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Learning More About Wine Making Grapes

In Europe, wine was once named after the region where it was produced. Now most wines are named after the type of winemaking grape used to make the wine.

Many areas of the US grow grapes for making wine but the wine production in California accounts for about 80 to90 percent of the total wine produced in the US.

There are many categories of winemaking grapes grown and these include

* Vitis Vinifera - European type, such as Chardonnay, Cabernet Sauvignon, Merlot, Sauvignon Blanc, Riesling

* French-American Hybrids - Baco Noir, Chambourcin, Seyval Blanc, Vidal Blanc, Villard Noir

* Vitis Labrusca - American-type grapes, such as Catawba, Concord, Delaware, Niagara

* Vitis Rotundifolia - native to North Carolina, such as Carlos, Magnolia, Scuppernog

The wine produced is given the name of the winemaking grape so we have Chardonnay, Merlot, and Cabernet Sauvignon. Part of the art of winemaking is to blend various wines such as Semillon Chardonnay.

Many people who enjoy home winemaking are able to grow their own grapes or they are able to buy winemaking grapes. Often they will use other fruits like strawberries, blackberries, peaches and plums and these can make very nice wines. The way wine is produced by the commercial wineries is the same process that can be used by the home winemaker.

If you are using your own fruit to make your homemade wine and not a winemaking kit, you will need a recipe. For different fruits find a recipe for a fruit that closely resembles the one you have and follow that. For all the berries, you could follow a berry recipe, if yo happen to be using vegetables then go for similar type veg recipes.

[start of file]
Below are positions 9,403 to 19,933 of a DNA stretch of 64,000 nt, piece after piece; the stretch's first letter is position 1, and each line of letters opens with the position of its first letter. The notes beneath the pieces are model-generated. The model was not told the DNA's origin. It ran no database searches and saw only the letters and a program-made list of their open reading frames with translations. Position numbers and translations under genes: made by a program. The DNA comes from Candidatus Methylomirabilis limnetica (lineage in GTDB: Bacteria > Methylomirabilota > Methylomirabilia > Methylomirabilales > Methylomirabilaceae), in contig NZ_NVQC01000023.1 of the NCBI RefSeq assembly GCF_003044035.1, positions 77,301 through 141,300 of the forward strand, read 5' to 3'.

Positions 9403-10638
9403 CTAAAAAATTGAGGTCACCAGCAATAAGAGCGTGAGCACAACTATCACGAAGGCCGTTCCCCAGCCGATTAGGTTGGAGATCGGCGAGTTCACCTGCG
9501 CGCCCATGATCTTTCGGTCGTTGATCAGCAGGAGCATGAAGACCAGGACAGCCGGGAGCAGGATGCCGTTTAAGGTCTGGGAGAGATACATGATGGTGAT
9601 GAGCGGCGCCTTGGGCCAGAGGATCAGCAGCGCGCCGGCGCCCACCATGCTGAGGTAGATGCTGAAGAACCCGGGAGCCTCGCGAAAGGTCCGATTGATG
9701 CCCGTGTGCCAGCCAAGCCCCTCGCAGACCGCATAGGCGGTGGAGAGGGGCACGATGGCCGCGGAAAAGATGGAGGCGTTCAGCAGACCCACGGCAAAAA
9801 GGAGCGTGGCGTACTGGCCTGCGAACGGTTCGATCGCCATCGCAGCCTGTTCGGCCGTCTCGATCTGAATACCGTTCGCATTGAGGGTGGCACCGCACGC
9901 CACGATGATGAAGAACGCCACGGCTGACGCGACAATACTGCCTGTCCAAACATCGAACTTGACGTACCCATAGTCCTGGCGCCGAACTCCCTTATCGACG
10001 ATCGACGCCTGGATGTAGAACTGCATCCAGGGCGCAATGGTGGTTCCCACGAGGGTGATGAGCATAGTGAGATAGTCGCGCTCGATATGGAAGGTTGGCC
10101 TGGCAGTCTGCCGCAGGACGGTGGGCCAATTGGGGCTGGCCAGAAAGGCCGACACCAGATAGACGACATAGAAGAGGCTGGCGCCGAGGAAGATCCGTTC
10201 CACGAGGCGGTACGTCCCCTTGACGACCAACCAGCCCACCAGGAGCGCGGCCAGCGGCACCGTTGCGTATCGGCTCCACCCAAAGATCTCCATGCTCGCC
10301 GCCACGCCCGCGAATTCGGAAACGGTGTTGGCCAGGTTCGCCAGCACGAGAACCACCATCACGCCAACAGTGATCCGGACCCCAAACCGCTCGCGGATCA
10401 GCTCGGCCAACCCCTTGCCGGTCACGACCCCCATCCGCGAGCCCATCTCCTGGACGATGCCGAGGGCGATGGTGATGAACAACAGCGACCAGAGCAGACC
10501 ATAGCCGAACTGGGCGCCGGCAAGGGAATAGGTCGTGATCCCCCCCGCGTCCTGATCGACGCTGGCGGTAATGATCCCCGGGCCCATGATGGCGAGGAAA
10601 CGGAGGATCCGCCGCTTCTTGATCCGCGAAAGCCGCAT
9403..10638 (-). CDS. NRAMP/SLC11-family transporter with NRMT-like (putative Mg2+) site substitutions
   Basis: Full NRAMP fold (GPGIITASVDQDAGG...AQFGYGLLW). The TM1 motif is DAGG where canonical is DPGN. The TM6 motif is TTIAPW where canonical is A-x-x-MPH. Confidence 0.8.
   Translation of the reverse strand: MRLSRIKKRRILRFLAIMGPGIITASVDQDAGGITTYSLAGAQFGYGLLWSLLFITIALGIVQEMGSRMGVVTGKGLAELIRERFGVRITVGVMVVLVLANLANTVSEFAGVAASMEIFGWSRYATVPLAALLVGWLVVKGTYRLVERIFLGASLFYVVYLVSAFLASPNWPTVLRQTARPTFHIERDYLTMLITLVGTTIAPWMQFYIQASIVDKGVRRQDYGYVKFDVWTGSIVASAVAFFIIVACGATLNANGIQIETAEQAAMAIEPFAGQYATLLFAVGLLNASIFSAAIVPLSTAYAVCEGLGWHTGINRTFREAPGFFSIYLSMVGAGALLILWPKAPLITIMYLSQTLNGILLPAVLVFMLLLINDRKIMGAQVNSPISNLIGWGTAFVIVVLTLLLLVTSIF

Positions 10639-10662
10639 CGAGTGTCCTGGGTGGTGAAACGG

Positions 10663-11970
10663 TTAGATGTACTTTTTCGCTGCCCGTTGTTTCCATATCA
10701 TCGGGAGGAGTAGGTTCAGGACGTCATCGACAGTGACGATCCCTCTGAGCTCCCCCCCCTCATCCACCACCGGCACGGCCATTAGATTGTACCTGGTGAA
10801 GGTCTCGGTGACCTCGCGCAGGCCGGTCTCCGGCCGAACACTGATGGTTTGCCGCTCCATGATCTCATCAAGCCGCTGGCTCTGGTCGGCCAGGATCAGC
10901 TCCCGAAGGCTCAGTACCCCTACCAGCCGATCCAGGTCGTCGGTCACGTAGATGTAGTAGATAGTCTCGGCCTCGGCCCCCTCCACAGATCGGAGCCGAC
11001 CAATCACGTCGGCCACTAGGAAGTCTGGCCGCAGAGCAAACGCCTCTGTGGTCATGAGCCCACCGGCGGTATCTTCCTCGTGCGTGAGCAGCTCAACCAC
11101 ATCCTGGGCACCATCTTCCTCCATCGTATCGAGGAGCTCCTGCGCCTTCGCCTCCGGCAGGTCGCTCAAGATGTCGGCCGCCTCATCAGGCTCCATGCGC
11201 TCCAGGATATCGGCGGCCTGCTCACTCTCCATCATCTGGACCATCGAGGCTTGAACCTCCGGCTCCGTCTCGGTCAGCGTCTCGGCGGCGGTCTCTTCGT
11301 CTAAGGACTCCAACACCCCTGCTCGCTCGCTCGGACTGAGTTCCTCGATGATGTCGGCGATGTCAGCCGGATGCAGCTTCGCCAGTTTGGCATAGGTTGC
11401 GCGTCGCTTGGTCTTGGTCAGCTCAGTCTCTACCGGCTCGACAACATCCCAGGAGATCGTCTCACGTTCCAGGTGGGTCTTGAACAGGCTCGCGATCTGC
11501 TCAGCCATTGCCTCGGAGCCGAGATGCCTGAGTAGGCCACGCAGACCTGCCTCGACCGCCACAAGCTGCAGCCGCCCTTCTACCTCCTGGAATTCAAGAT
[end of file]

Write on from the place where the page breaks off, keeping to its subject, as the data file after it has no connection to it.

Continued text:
You could find that fruit wines take longer for the secondary fermentation. Be patient, you won't hear the same noises, as this stage will be very quiet. Test the wine every month or so make sure you take care with the sanitation and keep topping up the wine. This secondary fermentation could take three months to a year. So patience is called for.

White grapes need to go through a wine press. A wine press separates the juice from the skins, white wines are fermented from skinless grapes whereas red wine is fermented from the juice and skins.

10 Home WineMaking Mistakes

1. Inadequate Equipment

2. Cleaning and Sanitation

3. Failure to follow instructions

4. Bad Water

5. Poor Yeast Handling

6. Poor Temperature Control

7. Adding Sulfite and Sorbate at the wrong time

8. Leaving out the Sulfite

9. Not stirring

10. Not Waiting

Follow the bottling instructions very carefully, this is the last step in the winemaking process. The shelf life of your wine will depend on how you handle this step. If you can get the standard wine bottle, the neck opening should be 18.5 mm in diameter and this will take a standard size cork.

When you are filling the wine bottles, the wine should be 1 inch away from the cork, so if your cork is 1 1/2 inches, then your wine should be 2 1/2 inches from the top of the bottle neck. It is important, as you do not want to leave too much airspace in the bottles but enough under the cork for the compressed air to sit.

If you are going to get your own fruit be it winemaking grapes or some other fruits, then you want to produce a nice wine that you will enjoy drinking. That is what the process is all about, enjoying your own wine.

2007 CTBaird. Carmel Baird contributes to WineMakingInfo-Online a great website dedicated to providing useful information on wine and winemaking for the home winemaker. New articles are being added each week so why not visit to find out more about winemaking grapes